26 Years Later, Behavior-Chart Memories Still Sting

Submitted by a follower of the WFT Facebook page who prefers to remain anonymous.

I was scrolling through social media one day when I came across a Facebook post by Wisconsin Family Ties about the effects of behavioral charts on students. I’ve subscribed to Wisconsin Family Ties’ Facebook page for years but let me clarify that I am not a parent, I’m not an educator…in fact I’m just an average childless adult in her 30’s. I have yet to experience all the ups and downs of parenthood or live through the struggles that involve navigating complex health, education and social systems. So why would a post about behavioral charts resonate with me?

The fact is that I was that student. Growing up in the early 90’s, I was subjected to many behavior modification methods from grade school well into high school. It’s been 26 years since I stepped out of my first grade classroom but I’m still triggered by the memory. My teacher had implemented a “Three Ribbon System.” The concept was simple: everyone started the week fresh with three bright red ribbons hung beneath our names at the front of the classroom. Bad behavior resulted in the humiliating act of going up in front of your peers and removing one of those precious ribbons. Students who made it to the end of the week and still had all three ribbons were rewarded by picking out a prize from the school bookstore.

As the week progressed, we all tried to be on our best behavior. It was supposed to be easy: pay attention when the teacher was talking, raise your hands, sit still, walk in a straight line in the hallway and avoid talking to your neighbor. But if it was such a fool-proof and equal system, why was it always the same students who reached their goal by the time the school bell rang on Friday afternoon? The answer was that it was not an equitable system. Not all students were given the tools or resources needed to be successful in keeping their three ribbons, which meant we didn’t start on such an equal playing field after all.

In first grade, i was confident, outgoing, silly and sometimes loud… qualities that weren’t necessarily seen as ideal by my teachers. Despite my best efforts, I always seemed to be slipping up and losing yet another ribbon. I just didn’t understand my quiet, well-mannered peers who made “perfect behavior” look so effortless.

I accepted early on that I might never achieve this impossible goal. The “fresh start” that came each Monday morning was not a motivating factor. In fact, it had the opposite effect. Decades later, I still feel that little girl inside me. I felt hurt, shame, jealousy, embarrassment and resentment for both my teacher and my peers. My six year old under-developed brain very much saw the world through a black and white lens. There were good kids and bad kids. I would cry in bed at night because I felt like my teacher and my parents hated me. Why was my “best” never good enough? And if one couldn’t ever measure up, what was the point of trying? I put ribbons and prizes out of my mind very quickly and that’s when my behavior got worse.

The first parent-teacher conference my mother ever attended resulted in a trip to the pediatrician. I didn’t know why I was there or why they were talking past me but I caught on pretty quickly that it was a result of my bad behavior. There must be something wrong with me after all. My mom left the doctor’s office with a prescription of Ritalin, the go-to ADHD medication of the early 90s. I don’t recall if there was ever any follow-up care or changes made in the classroom but this magic pill helped me zone out and stare at the blackboard, which was good enough to keep all three ribbons I suppose. It did more than help me zone out though. It soon gave me a series of side effects that concerned my mother even more. I “ticked” constantly by blinking my eyes as tight and as often as I could. I gasped for air because I felt I couldn’t breathe. I licked my lips until they were cracked and bloody.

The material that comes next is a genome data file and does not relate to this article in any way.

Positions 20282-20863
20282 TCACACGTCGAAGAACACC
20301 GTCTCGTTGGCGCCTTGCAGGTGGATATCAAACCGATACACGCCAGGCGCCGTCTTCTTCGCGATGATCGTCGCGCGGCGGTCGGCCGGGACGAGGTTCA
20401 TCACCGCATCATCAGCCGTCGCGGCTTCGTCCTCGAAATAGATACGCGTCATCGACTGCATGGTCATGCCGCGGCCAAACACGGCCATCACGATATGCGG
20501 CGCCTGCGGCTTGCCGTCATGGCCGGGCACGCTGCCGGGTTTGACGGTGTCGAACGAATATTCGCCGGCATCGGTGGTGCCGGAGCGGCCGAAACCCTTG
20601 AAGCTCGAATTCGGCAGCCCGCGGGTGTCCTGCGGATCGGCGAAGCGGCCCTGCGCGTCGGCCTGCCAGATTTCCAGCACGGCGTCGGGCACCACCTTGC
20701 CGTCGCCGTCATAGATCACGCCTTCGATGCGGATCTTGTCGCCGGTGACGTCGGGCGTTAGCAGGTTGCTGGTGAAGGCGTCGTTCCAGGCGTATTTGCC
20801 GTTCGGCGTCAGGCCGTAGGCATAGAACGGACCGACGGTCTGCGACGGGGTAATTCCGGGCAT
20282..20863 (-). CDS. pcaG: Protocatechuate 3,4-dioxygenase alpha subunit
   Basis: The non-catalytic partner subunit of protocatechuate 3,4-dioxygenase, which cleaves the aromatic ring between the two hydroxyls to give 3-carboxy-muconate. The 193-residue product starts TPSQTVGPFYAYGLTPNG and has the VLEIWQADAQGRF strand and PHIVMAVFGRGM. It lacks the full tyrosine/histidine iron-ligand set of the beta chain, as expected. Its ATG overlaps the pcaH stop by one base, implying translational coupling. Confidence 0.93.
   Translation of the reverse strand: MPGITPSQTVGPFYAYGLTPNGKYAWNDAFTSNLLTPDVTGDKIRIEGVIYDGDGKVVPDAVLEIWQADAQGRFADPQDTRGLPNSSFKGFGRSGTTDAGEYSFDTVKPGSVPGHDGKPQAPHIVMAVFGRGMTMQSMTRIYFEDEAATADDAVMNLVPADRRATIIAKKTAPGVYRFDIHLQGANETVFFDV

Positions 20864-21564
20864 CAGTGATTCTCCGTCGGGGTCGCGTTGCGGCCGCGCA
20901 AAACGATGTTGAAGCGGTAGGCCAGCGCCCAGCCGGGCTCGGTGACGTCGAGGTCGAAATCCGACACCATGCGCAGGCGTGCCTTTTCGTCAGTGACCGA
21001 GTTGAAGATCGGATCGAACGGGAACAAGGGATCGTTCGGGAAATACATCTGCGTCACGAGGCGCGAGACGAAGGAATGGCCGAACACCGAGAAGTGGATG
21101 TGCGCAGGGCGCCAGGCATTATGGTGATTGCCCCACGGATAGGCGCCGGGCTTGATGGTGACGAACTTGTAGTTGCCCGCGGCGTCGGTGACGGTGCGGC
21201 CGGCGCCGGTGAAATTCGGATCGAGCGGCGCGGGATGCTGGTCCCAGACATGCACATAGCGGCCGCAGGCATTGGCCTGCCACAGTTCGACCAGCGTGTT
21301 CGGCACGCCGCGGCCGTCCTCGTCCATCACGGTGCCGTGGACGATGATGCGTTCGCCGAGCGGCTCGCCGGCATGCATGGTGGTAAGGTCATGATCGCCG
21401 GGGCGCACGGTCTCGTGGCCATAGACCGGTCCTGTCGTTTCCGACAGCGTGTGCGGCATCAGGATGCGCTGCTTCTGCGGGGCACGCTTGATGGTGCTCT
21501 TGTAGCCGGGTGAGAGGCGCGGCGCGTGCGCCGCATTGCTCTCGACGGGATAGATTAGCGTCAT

Dumbfounded at what to do and receiving little help from my teacher or doctor, my mom turned to other parents in my class. One phone call at a time, she slowly learned that almost 2/3 of the class had been prescribed Ritalin at the advice of our teacher at parent-teacher conferences. Could it be that this problem was really this severe or did the issue lie elsewhere? My mom took me off the medication and put a pointed call in to my principal. To this day she feels shame and anger at the situation. She wishes she had known better but admits that the trust she put in our education system meant that “teachers know best.” Besides, as a first-time parent, she had no prior experience with this or reason to question. 

I wish I could finish this story by saying how relieved I am that these faulty behavior modification methods are no longer practiced. Sadly, that’s not the case. Thousands of children are subjected to methods that might mean well but research has shown they have the opposite effect on the health and behavior of children and their developing brains. I’m a case example…one of many. Now it’s my turn to be an advocate. I wish someone would have taken the time to explore with me what unmet need in the classroom was causing me to act out. Would my teacher have been more understanding and empathetic of me instead of deeming me “the naughty one” week after week? As an adult, my confidence, sense of humor and voice (which is sometimes still very loud) are qualities I like in myself. I was never silenced but I came very close. We owe it to the next generation to give students every individualized tool and resource necessary to thrive.

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